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HOME FIRES

Peace at home is often elusive. The Supreme Court has said that cases against certain crimes in the home can be quashed if the disputing parties show “a real desire to bury the hatchet in the interest of peace”. The idealistic aspiration behind this image is heartening: if husbands and in-laws beating up or otherwise torturing women for dowry or purely for the fun of it suddenly decide to turn over a new leaf, offer monetary and other compensations and promise a happy life so seductively that the complainant is eager to start over, nothing better. The court’s decision refers to non-compoundable offences: those that would not usually be quashed. But by taking on greater discretionary powers — the judiciary must decide whether the desire for reconcilement is ‘genuine’ and is guaranteed for the future — the courts can not only help make happier homes but also dispose of cases faster. This approach could reduce the backlog of cases and hinder lawyers who prosper by deliberately prolonging cases.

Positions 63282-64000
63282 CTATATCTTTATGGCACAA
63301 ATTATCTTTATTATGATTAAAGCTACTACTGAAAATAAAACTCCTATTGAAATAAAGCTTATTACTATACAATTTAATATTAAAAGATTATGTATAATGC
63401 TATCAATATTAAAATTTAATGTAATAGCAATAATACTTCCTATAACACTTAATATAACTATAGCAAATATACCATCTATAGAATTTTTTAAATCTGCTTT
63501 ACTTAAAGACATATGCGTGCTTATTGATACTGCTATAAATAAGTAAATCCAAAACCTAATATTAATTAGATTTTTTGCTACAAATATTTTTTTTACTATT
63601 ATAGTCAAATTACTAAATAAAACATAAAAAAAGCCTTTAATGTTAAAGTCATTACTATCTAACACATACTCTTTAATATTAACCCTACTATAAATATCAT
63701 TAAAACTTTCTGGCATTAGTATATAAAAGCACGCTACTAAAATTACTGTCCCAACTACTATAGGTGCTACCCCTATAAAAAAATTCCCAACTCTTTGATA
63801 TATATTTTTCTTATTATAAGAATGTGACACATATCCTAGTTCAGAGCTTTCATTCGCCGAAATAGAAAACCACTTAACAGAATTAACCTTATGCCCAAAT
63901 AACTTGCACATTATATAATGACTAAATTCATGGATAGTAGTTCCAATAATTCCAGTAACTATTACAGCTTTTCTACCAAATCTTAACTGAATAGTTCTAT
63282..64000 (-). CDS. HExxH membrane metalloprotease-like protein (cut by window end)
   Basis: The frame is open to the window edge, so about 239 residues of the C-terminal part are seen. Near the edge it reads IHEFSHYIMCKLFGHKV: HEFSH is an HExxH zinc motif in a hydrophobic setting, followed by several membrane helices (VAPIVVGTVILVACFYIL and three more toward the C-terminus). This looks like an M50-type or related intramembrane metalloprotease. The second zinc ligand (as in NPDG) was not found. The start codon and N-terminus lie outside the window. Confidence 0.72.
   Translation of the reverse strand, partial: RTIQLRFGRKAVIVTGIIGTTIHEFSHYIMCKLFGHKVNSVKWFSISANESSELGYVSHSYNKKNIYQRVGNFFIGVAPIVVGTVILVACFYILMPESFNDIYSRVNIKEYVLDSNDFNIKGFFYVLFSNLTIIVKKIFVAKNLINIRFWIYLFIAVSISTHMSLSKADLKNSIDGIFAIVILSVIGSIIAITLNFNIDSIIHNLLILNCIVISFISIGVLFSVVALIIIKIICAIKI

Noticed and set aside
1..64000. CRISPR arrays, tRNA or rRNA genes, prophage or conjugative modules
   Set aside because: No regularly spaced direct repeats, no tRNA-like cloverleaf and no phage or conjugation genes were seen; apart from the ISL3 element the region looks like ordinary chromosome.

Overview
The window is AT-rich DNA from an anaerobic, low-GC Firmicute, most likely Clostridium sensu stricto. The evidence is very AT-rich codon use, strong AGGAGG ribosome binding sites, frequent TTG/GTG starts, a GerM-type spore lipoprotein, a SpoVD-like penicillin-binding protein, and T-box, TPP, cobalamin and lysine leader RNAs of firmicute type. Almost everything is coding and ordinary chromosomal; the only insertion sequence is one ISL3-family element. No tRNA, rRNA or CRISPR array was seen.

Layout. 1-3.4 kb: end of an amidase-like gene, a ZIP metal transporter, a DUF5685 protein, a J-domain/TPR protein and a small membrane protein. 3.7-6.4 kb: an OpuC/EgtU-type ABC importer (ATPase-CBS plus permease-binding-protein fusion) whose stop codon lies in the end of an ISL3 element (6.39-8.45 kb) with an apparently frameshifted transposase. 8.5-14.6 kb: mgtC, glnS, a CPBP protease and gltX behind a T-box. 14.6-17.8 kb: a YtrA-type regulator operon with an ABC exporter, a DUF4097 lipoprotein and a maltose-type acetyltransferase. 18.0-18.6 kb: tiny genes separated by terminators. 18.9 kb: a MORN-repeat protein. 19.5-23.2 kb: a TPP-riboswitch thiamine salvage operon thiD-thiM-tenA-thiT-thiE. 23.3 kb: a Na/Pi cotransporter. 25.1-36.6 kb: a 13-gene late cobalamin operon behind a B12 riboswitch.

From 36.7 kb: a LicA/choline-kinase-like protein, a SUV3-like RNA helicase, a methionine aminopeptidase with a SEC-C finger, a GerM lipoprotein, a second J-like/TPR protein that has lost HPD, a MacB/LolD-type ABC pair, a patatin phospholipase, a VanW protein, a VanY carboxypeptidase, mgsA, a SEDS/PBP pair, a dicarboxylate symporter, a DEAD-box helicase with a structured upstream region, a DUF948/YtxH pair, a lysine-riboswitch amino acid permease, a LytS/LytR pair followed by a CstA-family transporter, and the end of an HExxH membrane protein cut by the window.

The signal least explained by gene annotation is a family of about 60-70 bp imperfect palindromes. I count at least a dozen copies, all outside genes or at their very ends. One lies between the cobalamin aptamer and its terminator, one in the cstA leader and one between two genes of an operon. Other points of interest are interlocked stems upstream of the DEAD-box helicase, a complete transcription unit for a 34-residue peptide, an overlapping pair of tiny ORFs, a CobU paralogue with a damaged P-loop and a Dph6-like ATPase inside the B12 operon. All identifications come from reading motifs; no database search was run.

The Supreme Court has said that such a compromise is not to be thought of in cases of crimes such as murder or rape, which are crimes against State and society. Quashing a case when the parties concerned wish to kiss and make up can only happen when the offence relates to individual relationships and is “personal in nature”. By reducing the needless prolonging of domestic cases when both sides want an end to conflict, the court has taken a wise step. A distinction, however, is being made between a crime against society and one personal in nature. Can domestic violence be considered purely “personal”? As an offence, it cannot be shorn of its dimension as a crime against society — marriage is a social relationship, for example, validated by a social and legal act — especially since the nature and spread of domestic violence, against wives, mothers, sisters, say, exhibit the most disgraceful societal values with regard to women. And it is against this background of inequality that the question of ‘genuine’ desire for reconcilement becomes problematic. The woman may feel pressured to compromise sooner than is good for her. Arrayed against her are her stakes in her children, perhaps, the disapproval or helplessness of her natal home, a frowning society, her economic status. There is also the danger, not in the court’s decision but in its possible and wily misuse, that a “personal” space may be carved out where recognized crimes are no longer crimes at all. There should be checks against such a great danger.